What’s the problem with banning former members of Congress from “lobbying?” Try this on for size:

“Congress shall make no law … abridging the freedom of speech, or of the press; or the right of the people peaceably to assemble, and to petition the Government for a redress of grievances.”

That’s most of the First Amendment to the US Constitution. It clearly protects your phone calls, your letters to the editor, and your public protest outings in one fell swoop. It includes no exceptions for former members of Congress, or for people who are paid to speak, write, or protest.

Yes, powerful entities with lots of money like to hire former members of Congress to lobby on their behalf.

Yes, there’s a “revolving door” between Congress, the federal bureaucracy, and those lobbying jobs that lends itself to corruption and sweetheart dealing.

Yes, that’s a problem.

No, a ban on those practices isn’t the solution. It’s unconstitutional, it won’t solve the problem, and a threat to the rights of one American — even a former member of Congress — is a threat to the rights of all Americans.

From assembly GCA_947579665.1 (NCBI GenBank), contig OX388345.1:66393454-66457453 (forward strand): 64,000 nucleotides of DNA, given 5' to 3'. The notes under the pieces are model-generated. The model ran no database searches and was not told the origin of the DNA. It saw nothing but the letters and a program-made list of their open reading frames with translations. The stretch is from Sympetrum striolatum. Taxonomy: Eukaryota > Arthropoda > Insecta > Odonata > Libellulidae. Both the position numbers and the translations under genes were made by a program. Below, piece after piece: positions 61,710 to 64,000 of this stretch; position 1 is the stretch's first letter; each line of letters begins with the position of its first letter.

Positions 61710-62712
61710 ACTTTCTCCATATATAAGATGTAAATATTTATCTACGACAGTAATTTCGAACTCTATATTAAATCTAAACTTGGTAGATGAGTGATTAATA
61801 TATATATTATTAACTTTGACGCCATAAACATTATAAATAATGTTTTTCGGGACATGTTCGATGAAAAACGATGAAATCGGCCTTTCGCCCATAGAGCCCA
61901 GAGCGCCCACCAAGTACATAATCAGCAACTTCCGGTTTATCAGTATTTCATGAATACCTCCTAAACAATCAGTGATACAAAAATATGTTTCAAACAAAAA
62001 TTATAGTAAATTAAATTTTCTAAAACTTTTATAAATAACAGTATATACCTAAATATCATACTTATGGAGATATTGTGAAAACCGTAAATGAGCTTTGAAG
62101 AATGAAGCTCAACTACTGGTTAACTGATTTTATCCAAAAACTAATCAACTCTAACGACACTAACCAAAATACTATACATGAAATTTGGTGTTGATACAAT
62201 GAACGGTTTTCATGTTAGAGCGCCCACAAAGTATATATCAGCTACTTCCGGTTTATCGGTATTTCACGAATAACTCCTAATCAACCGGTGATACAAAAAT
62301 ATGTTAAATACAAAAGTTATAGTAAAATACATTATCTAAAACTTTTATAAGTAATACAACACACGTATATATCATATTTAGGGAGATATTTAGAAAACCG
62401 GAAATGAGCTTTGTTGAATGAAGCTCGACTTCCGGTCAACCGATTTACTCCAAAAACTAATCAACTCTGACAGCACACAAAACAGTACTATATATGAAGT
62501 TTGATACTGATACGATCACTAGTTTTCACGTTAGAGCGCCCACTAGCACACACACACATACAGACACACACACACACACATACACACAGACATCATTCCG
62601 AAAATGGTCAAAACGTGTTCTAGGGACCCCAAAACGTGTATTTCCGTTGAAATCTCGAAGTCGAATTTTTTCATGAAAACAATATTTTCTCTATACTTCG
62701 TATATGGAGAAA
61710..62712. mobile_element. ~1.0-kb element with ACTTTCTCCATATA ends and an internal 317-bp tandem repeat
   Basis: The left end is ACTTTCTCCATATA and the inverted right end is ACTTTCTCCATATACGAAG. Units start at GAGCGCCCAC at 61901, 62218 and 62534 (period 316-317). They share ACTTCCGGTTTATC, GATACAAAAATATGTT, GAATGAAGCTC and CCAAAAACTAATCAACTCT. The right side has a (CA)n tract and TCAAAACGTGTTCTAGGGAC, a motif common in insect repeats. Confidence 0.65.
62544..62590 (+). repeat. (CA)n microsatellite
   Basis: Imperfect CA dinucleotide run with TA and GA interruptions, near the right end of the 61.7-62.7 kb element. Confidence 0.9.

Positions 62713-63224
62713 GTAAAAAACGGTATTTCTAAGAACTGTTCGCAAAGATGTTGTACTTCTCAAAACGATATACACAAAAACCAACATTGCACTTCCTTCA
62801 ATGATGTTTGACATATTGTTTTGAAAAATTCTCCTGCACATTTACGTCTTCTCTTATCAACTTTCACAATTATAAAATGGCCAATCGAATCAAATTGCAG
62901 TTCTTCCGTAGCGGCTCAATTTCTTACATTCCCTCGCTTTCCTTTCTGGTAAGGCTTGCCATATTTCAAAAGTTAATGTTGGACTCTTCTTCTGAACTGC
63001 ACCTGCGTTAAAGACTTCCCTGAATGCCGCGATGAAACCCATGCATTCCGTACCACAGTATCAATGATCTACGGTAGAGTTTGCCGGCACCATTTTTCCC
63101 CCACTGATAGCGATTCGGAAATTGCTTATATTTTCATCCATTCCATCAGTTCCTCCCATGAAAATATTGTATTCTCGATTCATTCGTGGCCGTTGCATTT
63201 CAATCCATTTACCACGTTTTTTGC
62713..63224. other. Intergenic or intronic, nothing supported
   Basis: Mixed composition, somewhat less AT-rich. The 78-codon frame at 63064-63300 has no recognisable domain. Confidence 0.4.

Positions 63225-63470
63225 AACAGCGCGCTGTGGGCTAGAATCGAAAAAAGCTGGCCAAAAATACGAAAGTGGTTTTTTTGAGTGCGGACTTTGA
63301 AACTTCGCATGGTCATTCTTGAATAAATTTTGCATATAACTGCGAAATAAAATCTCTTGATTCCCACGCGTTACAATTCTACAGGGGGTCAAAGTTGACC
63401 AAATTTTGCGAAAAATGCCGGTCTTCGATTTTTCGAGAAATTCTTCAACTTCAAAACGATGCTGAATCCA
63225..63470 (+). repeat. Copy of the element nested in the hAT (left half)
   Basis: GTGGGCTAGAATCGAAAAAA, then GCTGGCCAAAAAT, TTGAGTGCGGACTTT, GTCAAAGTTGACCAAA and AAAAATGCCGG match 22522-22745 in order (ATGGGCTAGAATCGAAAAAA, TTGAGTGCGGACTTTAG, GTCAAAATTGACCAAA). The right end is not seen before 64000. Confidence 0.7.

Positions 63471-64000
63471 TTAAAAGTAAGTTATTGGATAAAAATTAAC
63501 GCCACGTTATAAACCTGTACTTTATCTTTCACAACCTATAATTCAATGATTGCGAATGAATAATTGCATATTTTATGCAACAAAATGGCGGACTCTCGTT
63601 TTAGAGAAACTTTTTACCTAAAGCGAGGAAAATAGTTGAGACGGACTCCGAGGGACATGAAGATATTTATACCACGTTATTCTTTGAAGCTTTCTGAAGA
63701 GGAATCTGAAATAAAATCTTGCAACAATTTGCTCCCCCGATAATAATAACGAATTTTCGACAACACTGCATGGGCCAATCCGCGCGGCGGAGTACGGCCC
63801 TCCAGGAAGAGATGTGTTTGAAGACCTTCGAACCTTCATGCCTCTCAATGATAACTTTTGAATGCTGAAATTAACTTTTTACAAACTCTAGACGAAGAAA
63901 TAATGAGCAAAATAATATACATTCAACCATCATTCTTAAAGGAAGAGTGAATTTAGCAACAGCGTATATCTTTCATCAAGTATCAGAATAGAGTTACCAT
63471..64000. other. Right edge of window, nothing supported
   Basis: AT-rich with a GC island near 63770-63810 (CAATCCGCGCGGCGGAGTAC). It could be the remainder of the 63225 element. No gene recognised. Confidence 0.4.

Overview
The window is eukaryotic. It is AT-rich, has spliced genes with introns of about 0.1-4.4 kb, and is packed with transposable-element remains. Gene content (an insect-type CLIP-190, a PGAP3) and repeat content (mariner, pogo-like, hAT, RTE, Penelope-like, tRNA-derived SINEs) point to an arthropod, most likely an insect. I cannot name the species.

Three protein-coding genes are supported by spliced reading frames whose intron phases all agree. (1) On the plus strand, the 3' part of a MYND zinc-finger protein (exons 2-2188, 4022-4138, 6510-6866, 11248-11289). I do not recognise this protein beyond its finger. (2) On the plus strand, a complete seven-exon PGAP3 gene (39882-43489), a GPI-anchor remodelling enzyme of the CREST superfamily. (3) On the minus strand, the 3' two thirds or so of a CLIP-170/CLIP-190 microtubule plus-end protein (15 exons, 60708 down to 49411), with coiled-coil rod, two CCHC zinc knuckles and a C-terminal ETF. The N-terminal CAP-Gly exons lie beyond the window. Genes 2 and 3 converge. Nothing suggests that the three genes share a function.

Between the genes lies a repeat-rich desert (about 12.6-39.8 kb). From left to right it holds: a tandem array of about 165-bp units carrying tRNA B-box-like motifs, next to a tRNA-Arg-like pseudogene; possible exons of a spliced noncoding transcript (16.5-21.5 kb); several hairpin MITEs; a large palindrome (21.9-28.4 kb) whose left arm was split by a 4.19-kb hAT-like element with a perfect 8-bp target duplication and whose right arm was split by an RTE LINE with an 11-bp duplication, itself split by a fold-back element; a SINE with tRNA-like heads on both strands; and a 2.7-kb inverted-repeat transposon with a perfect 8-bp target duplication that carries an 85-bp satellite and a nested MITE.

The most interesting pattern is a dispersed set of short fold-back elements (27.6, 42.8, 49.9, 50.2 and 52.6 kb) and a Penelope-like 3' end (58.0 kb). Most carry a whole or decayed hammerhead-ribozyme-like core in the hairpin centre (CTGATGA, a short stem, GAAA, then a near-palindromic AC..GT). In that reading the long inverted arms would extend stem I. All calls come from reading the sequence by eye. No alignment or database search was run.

The only practical, constitutional, and moral way to reduce the influence of powerful lobbies over Congress is to give Congress less  power over the things those lobbies care about — a prospect sure to elicit “bi-partisan” horror among politicians.

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America Proved Minarchism is a Myth

It is beyond any measure of denial to assert that the American experiment in “limited government” – “constitutional” or otherwise – has proven itself an abject failure. The US government is the largest, most expensive, and most powerful cabal on the planet. And it shows no signs of reversing course.

But for the true believers in minarchism, it gets even worse. Consider the original idea behind the “United States”: A loosely confederated group of smaller sovereign governmental entities – all more or less modelled after the overarching federal one, each with a constitution and bill of rights. There are currently 50 of them, in addition to the special federal District of Columbia. Plus two overseas commonwealths, and three semi-autonomous territories.